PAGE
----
Modification of gold nanoparticles with a hole-transferring cocatalyst: a new strategy for plasmonic water splitting under irradiation of visible light†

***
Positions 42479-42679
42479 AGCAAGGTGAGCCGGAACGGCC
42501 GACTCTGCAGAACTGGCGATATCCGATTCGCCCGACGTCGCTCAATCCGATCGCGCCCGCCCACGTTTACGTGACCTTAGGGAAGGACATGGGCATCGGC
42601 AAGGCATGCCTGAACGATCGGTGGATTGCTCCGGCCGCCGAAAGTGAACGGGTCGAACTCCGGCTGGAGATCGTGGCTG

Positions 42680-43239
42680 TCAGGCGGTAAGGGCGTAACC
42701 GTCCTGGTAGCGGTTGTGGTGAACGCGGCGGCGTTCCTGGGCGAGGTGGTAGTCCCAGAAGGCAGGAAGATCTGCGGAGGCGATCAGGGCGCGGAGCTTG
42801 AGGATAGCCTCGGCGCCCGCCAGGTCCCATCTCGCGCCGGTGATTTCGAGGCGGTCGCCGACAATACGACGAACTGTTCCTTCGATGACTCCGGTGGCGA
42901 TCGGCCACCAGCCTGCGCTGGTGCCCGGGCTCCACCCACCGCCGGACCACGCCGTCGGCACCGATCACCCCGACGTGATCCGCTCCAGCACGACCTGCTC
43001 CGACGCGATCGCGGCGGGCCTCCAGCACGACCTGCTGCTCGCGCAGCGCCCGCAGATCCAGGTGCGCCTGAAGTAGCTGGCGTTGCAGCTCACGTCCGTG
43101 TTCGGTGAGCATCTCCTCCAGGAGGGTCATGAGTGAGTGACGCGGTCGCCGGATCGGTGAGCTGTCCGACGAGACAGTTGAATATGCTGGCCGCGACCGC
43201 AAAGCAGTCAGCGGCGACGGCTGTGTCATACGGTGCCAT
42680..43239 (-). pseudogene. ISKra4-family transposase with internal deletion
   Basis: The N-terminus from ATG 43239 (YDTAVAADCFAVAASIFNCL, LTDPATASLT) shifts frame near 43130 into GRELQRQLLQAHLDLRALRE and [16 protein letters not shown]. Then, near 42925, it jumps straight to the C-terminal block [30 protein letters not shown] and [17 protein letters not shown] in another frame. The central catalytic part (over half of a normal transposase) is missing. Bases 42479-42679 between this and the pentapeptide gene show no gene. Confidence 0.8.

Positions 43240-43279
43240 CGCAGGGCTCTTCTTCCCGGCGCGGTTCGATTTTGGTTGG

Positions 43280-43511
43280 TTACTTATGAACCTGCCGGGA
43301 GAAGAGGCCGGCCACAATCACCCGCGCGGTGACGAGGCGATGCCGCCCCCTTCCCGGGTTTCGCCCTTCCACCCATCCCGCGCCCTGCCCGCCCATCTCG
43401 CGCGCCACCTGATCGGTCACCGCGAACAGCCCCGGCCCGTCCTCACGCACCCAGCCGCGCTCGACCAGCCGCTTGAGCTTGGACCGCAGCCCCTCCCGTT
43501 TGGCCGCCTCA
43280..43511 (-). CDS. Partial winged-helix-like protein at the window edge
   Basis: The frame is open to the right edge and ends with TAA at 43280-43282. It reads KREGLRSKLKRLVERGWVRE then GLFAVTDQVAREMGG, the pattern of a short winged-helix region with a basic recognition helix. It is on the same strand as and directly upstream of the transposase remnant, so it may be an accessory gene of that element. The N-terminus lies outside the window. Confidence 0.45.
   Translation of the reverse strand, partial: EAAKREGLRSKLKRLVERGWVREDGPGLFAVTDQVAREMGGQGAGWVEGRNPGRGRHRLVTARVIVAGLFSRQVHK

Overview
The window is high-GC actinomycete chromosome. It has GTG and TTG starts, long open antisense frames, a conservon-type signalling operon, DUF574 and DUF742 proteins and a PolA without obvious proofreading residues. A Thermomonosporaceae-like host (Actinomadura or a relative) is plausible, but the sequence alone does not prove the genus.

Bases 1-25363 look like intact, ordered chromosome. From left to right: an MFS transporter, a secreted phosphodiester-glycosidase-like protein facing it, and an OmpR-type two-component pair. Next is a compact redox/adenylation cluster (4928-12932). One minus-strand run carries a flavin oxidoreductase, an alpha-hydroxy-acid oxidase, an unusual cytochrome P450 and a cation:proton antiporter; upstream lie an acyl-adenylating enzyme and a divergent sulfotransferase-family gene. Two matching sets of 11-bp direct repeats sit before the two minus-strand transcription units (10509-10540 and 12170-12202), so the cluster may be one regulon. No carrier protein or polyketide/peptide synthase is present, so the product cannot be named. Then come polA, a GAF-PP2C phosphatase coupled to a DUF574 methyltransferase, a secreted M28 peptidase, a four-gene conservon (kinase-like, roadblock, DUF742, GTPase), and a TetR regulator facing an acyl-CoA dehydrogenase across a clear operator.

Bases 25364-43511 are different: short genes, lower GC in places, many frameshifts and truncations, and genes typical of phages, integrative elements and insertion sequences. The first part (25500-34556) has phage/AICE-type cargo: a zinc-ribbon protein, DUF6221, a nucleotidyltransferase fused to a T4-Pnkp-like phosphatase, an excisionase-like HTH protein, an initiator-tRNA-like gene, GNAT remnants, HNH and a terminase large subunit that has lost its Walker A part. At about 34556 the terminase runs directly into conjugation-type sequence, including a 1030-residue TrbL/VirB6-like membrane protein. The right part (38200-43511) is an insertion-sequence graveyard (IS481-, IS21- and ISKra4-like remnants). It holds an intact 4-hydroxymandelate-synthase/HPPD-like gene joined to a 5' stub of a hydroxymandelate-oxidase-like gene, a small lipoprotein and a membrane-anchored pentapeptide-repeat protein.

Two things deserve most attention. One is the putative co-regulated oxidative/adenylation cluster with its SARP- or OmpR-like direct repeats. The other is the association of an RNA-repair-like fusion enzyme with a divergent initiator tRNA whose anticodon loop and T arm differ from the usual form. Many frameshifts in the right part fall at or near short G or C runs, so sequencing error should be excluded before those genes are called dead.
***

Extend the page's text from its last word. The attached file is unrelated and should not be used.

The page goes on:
Plasmonic water splitting (H2O → H2 + 1/2O2) over a metal-loaded metal oxide under irradiation of visible light is still difficult, although conversion of organic compounds over plasmonic photocatalysts has become popular. Acceleration of oxygen (O2) production by water oxidation is the key for smooth water splitting. A chromium species was introduced to gold (Au)-loaded titanium(IV) oxide (Au/TiO2) by using the photodeposition method. The morphology, structure and electronic state of the chromium species and Au/TiO2 were analyzed by transmission electron microscopy, UV-vis spectroscopy, X-ray photoelectron spectroscopy and X-ray absorption spectroscopy. The results revealed that a very thin chromium hydroxide (Cr(OH)3) layer was formed on Au nanoparticles, which made the state of Au slightly electron-rich. The Cr(OH)3/Au/TiO2 plasmonic photocatalyst exhibited reaction rates larger than those of reactions over Cr(OH)3-free Au/TiO2 towards both water oxidation and water splitting under irradiation of visible light. Oxidative deposition of PbO2 revealed that plasmonic oxidation occurs on Cr(OH)3/Au and that Cr(OH)3 effectively works as the hole transfer cocatalyst. Based on the results, reaction mechanisms of plasmonic water oxidation and water splitting over Cr(OH)3/Au/TiO2 are proposed.